One of the more controversial titles to come out of DC's 'new 52' is Voodoo #1, but does the story featuring the character as a stripper go beyond the surface, or does this issue just cater to cheesecake and fanboy fantasy?
When I decided to review this issue I really wanted to keep an open mind; to me, that's what was most important when you are reading a book and writing its review; I do my best not to let what the critics have said influence or dictate how I feel when I read it. Having said all that, I really enjoyed the first issue of Voodoo. Long before the issue's release, I had seen the teaser image of the character crawling on a strip club stage and I remember thinking to myself how utterly horrible it was. Tack that image to the plethora of changes that have been part of DC's 'new 52' including, but not limited to, the redesign of Harley Quinn, Starfire's amnesia and it's no wonder why I, like many other girls I know, would feel a bit uneasy about the portrayal of women in comics. Then I remembered that this was only a teaser and that I shouldn't judge a book by its cover. And I'm glad I didn't.
Admittedly, the first page of 'Voodoo' is definitely a little bit...cheesecake; pandering to male fantasy and desire; however even the dialogue on that page begs the question "who is Voodoo?" which encompasses what this issue is all about. Granted, Sami Basri and Ron Marz don't leave much to the imagination, as the majority of the issue is set inside of a strip club. In fact, the majority of panels featuring Voodoo have her on a stage removing items of clothing. Then again, she is a stripper and this is a strip club. This isn't an entirely new concept, either; prior to Voodoo first being discovered by the WILDC.A.T.S. during Jim Lee and Brandon Choi's run, Voodoo worked as a stripper.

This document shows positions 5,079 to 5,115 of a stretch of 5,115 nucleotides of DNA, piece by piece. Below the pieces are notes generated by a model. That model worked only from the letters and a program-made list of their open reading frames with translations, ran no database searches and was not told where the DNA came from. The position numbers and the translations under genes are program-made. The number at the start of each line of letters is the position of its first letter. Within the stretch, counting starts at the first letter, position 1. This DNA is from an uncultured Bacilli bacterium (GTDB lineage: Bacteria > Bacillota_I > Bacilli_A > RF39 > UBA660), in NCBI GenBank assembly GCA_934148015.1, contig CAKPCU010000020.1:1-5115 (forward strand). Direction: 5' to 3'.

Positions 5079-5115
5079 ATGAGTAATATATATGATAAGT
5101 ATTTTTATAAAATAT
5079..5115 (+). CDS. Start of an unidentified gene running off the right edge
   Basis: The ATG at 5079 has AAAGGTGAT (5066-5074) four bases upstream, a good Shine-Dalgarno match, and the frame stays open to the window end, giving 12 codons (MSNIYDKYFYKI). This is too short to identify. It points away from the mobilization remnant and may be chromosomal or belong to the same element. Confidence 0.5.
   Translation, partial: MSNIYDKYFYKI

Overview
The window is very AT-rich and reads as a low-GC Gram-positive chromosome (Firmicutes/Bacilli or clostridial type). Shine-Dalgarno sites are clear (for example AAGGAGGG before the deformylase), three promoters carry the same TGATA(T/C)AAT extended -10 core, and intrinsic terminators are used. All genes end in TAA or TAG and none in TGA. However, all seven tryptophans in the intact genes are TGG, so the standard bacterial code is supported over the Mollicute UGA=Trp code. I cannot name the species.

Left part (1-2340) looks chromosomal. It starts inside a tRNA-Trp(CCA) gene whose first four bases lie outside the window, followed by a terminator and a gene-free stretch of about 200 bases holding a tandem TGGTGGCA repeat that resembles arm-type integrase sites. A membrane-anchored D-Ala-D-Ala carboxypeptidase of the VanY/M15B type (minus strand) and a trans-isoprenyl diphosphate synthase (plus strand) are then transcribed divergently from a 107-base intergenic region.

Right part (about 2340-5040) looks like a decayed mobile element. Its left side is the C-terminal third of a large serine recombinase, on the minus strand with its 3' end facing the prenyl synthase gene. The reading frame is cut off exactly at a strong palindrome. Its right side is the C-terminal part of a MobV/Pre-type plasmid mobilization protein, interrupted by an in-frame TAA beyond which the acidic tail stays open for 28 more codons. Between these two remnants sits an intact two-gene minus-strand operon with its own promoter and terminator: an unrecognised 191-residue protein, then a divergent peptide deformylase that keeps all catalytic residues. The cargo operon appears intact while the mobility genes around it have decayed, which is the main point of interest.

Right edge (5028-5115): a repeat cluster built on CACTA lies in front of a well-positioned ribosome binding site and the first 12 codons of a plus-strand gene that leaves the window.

With so many new incarnations of these 'new 52' characters, was it necessary to make Voodoo a stripper? I mean, Barbara Gordon gets to be Batgirl again and most of her years spent as Oracle are seemingly ret-conned, so it would have been easy for DC to change Voodoo and give her a different kind of job, right? While it wasn't necessary to make her a stripper, it does fit into the story line. As a telepath, Voodoo utilized her psychic abilities to obtain information from the military men who come from a nearby base to watch her dance. She is a spy working for another government. She's taking the easy way out to obtain the information she needs by using men when they are most vulnerable and taking advantage of them when their "defenses are down," direct quote. She's exploiting men when they think they are exploiting her. It's kind of brilliant, actually.
Agent Jess Fallon gets a kick-ass scene in this comic as well. She seems like a hard nosed, no nonsense federal agent and I am very excited to see what Ron has in store for her in issue #2.
I also wanted to mention how cool it was to have the scene in the dressing room with all the girls. These girls have real problems. Some of them are doing what they have to to make ends meet and raise their kids as single mothers, others are trying to put themselves through college. While this may not be the situation for all the women that work in the sex industry, it is a reality for a lot of them. This scene not only gave these women depth, it made me care about them as people. Women who are doing what they have to in order to survive; which, to a certain extent, is a harsh reality.
I strongly disagree with the rating of this comic and I think it's something that needs to be seriously re-evaluated by DC's editorial. Beyond the scenes of Voodoo performing on stage, the comic deals with a lot of sexual and mature content that a lot of people might not be prepared for. This is definitely not a T+ comic and I adamantly believe it should have a "Mature" rating. This, along with several of DC's other books need different, harsher ratings so the reader who picks it up knows what to expect. Believe it or not, DC, kids *do* still read comic books.
This comic should have a mature rating. Having said that, it's pretty good. I think that if this comic had had any other artist it might have altered the rating. Basri does a phenomenal job portraying exotic dancers in a comic in a way that doesn't leave me too uncomfortable. The result is something pretty. Unfortunately, I worry that a lot of people won't be able to look beyond the surface of this issue at a story that has the potential to be really interesting. It's a little bit of horror, suspense and action all rolled into one, and the last three pages of this comic made it all worth it. Nicely done, Ron Marz and I'm looking forward to the second issue.